Join maternal and child (MCH) leaders and thinkers at AMCHP 2022! Register for our fully-virtual conference, held May 24-26.
The Full Schedule for the AMCHP 2022 Annual Conference is Live
The full schedule for the AMCHP 2022 Annual Conference is live! It includes live and on-demand sessions, which will remain available for our conference participants for up to one year after the conference.
- About AMCHP 2022 Annual Conference
- Full Schedule
- Schedule at a Glance
- Exhibits & Sponsor Information
AMCHP Events & Webinars
Virtual Roundtable: Taking EHDI Telehealth to the Next Level
Join us on Thursday, March 24, from 4 – 5:30 PM EST, to learn more about the latest in tele-audiology evidence and for an opportunity to connect with Early Hearing Detection and Intervention (EHDI) colleagues nationwide. Register here.
Virtual Roundtable: Working with Families Virtually
Join us on Tuesday, March 29, from 4 – 5:30 PM EST, for a virtual conversation with families and an opportunity to connect with colleagues nationwide on strategies to engage and support telehealth efforts. Register here.
AMCHP Innovation Hub
Be a Part of AMCHP’s Replication Projects!
Do you have a priority or strategy in your State Action Plan that you aren’t sure how to operationalize? Are you interested in building partnerships with MCH organizations while enhancing your organizational capacity? Consider participating in AMCHP’s Replication Projects for the 2022-2023 project year!
Every year, AMCHP offers awards for organizations and agencies to replicate evidence-based/-informed practices from the MCH Innovations Database. AMCHP’s Replication Projects are also an excellent opportunity to:
- Receive tailored technical assistance and support to build your state’s or organization’s capacity to implement an Innovation Hub practice;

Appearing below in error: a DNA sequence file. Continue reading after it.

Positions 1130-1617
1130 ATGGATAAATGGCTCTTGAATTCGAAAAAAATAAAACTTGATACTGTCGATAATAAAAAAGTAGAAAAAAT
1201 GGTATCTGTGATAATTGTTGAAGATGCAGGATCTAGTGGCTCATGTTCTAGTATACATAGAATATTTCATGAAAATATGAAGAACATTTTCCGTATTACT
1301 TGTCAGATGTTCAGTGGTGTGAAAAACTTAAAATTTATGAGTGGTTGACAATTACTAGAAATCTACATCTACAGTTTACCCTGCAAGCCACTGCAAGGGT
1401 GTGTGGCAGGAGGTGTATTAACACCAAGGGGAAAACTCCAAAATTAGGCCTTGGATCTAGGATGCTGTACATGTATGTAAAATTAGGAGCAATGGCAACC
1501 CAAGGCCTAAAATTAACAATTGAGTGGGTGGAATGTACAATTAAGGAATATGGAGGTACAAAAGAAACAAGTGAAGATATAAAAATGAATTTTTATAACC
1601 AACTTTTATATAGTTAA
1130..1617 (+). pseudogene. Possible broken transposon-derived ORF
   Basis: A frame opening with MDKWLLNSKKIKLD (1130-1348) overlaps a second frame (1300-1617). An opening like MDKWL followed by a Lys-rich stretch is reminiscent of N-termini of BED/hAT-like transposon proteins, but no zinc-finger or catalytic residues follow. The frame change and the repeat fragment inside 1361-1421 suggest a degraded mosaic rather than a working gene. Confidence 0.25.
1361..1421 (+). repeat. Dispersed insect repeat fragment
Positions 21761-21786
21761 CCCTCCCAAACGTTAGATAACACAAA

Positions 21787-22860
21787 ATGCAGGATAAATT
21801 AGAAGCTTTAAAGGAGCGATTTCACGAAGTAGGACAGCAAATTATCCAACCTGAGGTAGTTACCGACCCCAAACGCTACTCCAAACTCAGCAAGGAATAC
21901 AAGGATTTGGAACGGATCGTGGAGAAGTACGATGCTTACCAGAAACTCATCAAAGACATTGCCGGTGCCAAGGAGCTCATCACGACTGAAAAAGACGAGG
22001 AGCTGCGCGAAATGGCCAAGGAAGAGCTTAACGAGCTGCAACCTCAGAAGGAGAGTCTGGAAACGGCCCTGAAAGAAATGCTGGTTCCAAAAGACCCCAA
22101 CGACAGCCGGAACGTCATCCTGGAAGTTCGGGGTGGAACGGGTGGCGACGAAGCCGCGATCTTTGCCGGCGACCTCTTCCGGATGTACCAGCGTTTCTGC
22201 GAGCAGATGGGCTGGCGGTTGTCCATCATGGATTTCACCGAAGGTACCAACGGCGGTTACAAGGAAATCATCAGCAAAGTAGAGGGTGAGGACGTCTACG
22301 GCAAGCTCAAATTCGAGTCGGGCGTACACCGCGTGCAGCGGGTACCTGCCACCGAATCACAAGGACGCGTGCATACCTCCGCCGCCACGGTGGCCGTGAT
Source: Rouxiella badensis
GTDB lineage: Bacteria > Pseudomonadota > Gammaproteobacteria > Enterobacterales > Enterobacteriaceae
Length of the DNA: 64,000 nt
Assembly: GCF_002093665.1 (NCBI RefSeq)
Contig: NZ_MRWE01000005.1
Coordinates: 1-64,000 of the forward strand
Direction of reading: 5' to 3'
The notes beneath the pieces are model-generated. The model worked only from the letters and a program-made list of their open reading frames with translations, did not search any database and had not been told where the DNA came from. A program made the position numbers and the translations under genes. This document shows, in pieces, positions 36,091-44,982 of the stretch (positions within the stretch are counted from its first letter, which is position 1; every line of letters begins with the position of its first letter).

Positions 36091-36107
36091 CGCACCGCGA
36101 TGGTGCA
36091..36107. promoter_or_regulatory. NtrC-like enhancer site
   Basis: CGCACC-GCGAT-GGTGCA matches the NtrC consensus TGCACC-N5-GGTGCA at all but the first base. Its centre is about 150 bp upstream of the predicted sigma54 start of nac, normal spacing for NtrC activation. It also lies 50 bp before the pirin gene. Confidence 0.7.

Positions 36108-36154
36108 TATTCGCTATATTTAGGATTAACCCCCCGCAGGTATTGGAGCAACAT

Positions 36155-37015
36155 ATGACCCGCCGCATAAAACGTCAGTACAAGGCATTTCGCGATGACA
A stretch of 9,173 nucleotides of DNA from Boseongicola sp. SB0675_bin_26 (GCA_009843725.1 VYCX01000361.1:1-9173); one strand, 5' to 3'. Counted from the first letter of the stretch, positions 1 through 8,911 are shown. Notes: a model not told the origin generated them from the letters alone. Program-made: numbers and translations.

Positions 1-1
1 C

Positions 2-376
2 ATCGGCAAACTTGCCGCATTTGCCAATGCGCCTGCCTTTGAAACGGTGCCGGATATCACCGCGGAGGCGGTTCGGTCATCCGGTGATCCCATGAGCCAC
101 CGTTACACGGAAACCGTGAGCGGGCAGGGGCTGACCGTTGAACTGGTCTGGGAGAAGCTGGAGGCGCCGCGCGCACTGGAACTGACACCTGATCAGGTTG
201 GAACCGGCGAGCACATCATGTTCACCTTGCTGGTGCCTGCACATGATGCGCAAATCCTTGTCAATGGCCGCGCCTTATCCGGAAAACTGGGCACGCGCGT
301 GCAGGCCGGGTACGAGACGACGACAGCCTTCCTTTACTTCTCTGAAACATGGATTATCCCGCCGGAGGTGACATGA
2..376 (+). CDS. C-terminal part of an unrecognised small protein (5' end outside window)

- Start adapting a practice to your local context; and
- Strengthen and develop partnerships with relevant organizations to address priority needs.
Format and structure
This project provides two technical assistance tracks depending on your organization’s level of readiness to replicate a practice. The Capacity Building Track focuses on capacity building and developing the infrastructure necessary to implement a chosen practice. The Implementation Track provides support to begin the actual implementation of a practice. Both tracks operate as cohorts, with participants receiving TA in the form of quarterly webinars which focus on specific tools and pieces of training aligned with the Implementation Stages Framework.
Want to learn more about this opportunity?
AMCHP Mental Health Corner
Mental health is an important component of well-being for women and children. To recognize its importance, we will use this space to highlight resources for MCAH professionals to support their own mental health, as well as the mental health of those they serve. Read more about AMCHP’s organizational work on mental health and substance use here.
This month, AMCHP will be sharing resources to support children with disabilities and highlight the importance of inclusion and belonging in wellbeing and mental health. March includes National Developmental Disabilities Awareness Month, World Down Syndrome Day, and World Autism Acceptance Week. Be sure to follow AMCHP on Twitter (@dc_amchp) for original and valuable partner content that demonstrates mental and emotional health and well-being as integral to overall health.